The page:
GODARD: Piano Concertos No. 1 & No. 2 in G Minor; Introduction and Allegro – Tasmanian Sym. Orch./ Howard Shelley, piano and cond. – Hyperion

GODARD: Piano Concerto No. 1 in A Minor, Op. 31; Piano Concerto No. 2 in G Minor, Op. 148; Introduction and Allegro, Op. 49 – Tasmanian Sym. Orch./ Howard Shelley, piano and cond. – Hyperion CDA68043, 70:13 (6/30/24) [Distr. by Harmonia mundi] ****: 

Benjamin Godard (1849-1895) maintains his reputation on the basis of but a few of his rather prolific number of compositions: his 1876 Concerto romantique for Violin and the 1888 opera Jocelyn, whose “Berceuse” provides him immortality. As part of the ongoing series “The Romantic Piano Concerto,” No. 63, pianist-conductor Howard Shelley (rec. 23-27 April 2013) performs the two piano concertos and the 1880 Introduction and Allegro, brilliant but conservative efforts from the Parisian master to stem the rising tide of Wagner’s influence.

The No. 63 of “The Romantic Piano Concerto” series opens with Godard’s four-movement 1875 A Minor Concerto, whose potent opening Andante – Allegro vivace utilizes a dark, thirteen bar motif that infiltrates the turbulent movement. The heavy tread breaks off for an E Major second subject, con fantasia. If the energetic girth of the writing does not quite equal Liszt, it does emulate much of Anton Rubinstein in the keyboard fioritura and grand orchestral tuttis. Like the Brahms B-flat Major Concerto, the Godard proffers a Scherzo second movement, frisky and light-hearted in character. A salon charm permeates this clever fusion of whimsical keyboard writing and color elements from horns, bassoons, and flutes. If this music reminds us of anyone else’s sly skills, it would be Saint-Saens.

The B Minor Andante quasi adagio movement plays Godard’s strong suit, his natural melodic gift. Here, the Chopin “funeral march” concept dominates, moving to a B Major elegy. The lyricism of the writing becomes most affecting, and one is tempted to play “name the composer,” given the obscure beauty of the moment. A powerful motif in octaves sets the stage for the finale, Allegro ma non troppo, which utilizes pedal points in F and A to extend its bouncy folk song. Pianist Shelley has busy hands to coordinate the splashy filigree of his instrument with the shifting colors and metrics of the orchestra. Lightweight emotionally, the music does exhibit a rich color amalgam, not so far from D’Indy, and the piece concludes with happy punctuations in A Major.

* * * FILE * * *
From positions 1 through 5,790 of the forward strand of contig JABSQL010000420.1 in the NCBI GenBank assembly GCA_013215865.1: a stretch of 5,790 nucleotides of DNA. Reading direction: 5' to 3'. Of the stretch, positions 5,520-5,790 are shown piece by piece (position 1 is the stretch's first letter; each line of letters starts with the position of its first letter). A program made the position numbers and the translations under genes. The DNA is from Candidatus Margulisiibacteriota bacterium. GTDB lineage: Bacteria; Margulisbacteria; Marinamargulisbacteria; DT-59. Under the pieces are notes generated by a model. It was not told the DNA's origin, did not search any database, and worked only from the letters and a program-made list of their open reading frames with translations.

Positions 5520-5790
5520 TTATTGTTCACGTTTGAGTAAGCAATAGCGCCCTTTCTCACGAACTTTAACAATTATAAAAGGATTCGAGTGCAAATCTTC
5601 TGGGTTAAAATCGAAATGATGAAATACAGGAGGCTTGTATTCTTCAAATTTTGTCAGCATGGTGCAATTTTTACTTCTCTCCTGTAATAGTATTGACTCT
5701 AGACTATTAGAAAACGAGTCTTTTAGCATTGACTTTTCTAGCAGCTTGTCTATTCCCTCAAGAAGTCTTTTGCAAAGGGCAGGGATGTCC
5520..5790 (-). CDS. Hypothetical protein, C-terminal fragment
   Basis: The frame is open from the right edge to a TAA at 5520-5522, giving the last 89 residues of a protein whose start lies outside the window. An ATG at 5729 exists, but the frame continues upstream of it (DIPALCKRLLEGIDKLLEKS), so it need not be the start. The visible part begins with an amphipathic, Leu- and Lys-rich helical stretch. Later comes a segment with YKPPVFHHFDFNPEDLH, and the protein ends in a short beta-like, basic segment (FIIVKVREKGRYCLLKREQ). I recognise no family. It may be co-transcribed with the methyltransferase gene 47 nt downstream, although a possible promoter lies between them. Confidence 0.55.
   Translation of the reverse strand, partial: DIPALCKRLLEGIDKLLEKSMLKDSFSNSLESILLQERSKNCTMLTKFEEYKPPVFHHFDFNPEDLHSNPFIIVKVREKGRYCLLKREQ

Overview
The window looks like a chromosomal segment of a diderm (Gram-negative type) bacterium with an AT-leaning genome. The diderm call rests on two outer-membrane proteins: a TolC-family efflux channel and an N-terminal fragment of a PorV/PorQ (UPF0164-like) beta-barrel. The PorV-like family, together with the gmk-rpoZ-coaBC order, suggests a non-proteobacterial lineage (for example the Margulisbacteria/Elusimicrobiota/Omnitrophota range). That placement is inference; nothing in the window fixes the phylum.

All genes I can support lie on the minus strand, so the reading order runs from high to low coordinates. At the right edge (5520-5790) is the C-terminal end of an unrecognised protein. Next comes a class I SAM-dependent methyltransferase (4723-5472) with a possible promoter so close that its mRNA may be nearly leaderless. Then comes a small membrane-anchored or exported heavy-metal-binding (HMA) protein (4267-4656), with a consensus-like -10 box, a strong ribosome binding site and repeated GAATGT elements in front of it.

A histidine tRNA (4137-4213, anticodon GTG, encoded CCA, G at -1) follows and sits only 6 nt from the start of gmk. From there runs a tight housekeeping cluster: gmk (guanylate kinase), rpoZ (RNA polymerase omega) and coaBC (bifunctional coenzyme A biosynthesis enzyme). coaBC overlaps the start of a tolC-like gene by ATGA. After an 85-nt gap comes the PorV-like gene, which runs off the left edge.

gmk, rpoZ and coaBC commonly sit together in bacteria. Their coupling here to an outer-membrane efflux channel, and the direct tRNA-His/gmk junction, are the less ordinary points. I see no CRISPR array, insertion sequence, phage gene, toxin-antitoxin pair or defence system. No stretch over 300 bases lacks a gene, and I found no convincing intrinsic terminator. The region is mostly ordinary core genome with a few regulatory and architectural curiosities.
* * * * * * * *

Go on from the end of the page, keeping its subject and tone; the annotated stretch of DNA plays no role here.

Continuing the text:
Yet another four-movement concerto, the 1893 G Minor seems to extend the melancholy flavor of the previous concerto, but it moves to the G Major second subject of the first movement Con Moto – Allegro – Moderato more quickly, surrounded by arpeggiated flourishes, more than reminiscent of Saint-Saens. The music likewise conveys a faintly Slavic character, even in its brisker sections, rife with sixteenth and thirty-second note bravura. Oboe and flute contribute to the creamy mix, which often prefigures Hollywood pathos and a melodrama by Douglas Sirk.

The central two movements connect, attacca, having first presented a salon sensibility in the B-flat Major Andante, whose harmonies suggest Faure. The seamlessly passionate melody moves to a D-flat middle section, easily influenced by Schumann harmony. The quietude returns, only to connect to the brief F Minor Scherzo, a true dazzler in the mode of the ubiquitous Litolff Scherzo, which Shelley manipulates with sparkle and gossamer finesse. A cyclic ploy returns us to the first movement for the last, Andante maestoso – Moderato, a virtuoso keyboard toccata in perpetual motion that sports a cadenza prior and a series of acrobatics – often in diminuendo – that include sextuple groups, a catchy flute tune, and a grandiose finale that interlocks chromatic octaves. Shelley must have wrists of steel and oiled ball bearings, since he makes these hurdles sound effortless.

The 1880 Introduction and Allegro confirms the Schumann connection in Godard’s music; but unlike that composer’s direful D Minor, this bravura work dances with light feet. The pedaled “strum” effects at the opening might steal the show from the rest of the virtuoso romp. In his excellent notes, Jeremy Nicholas compares the invigorated filigree to the music of Gottschalk. Good call.

—Gary Lemco

 

 

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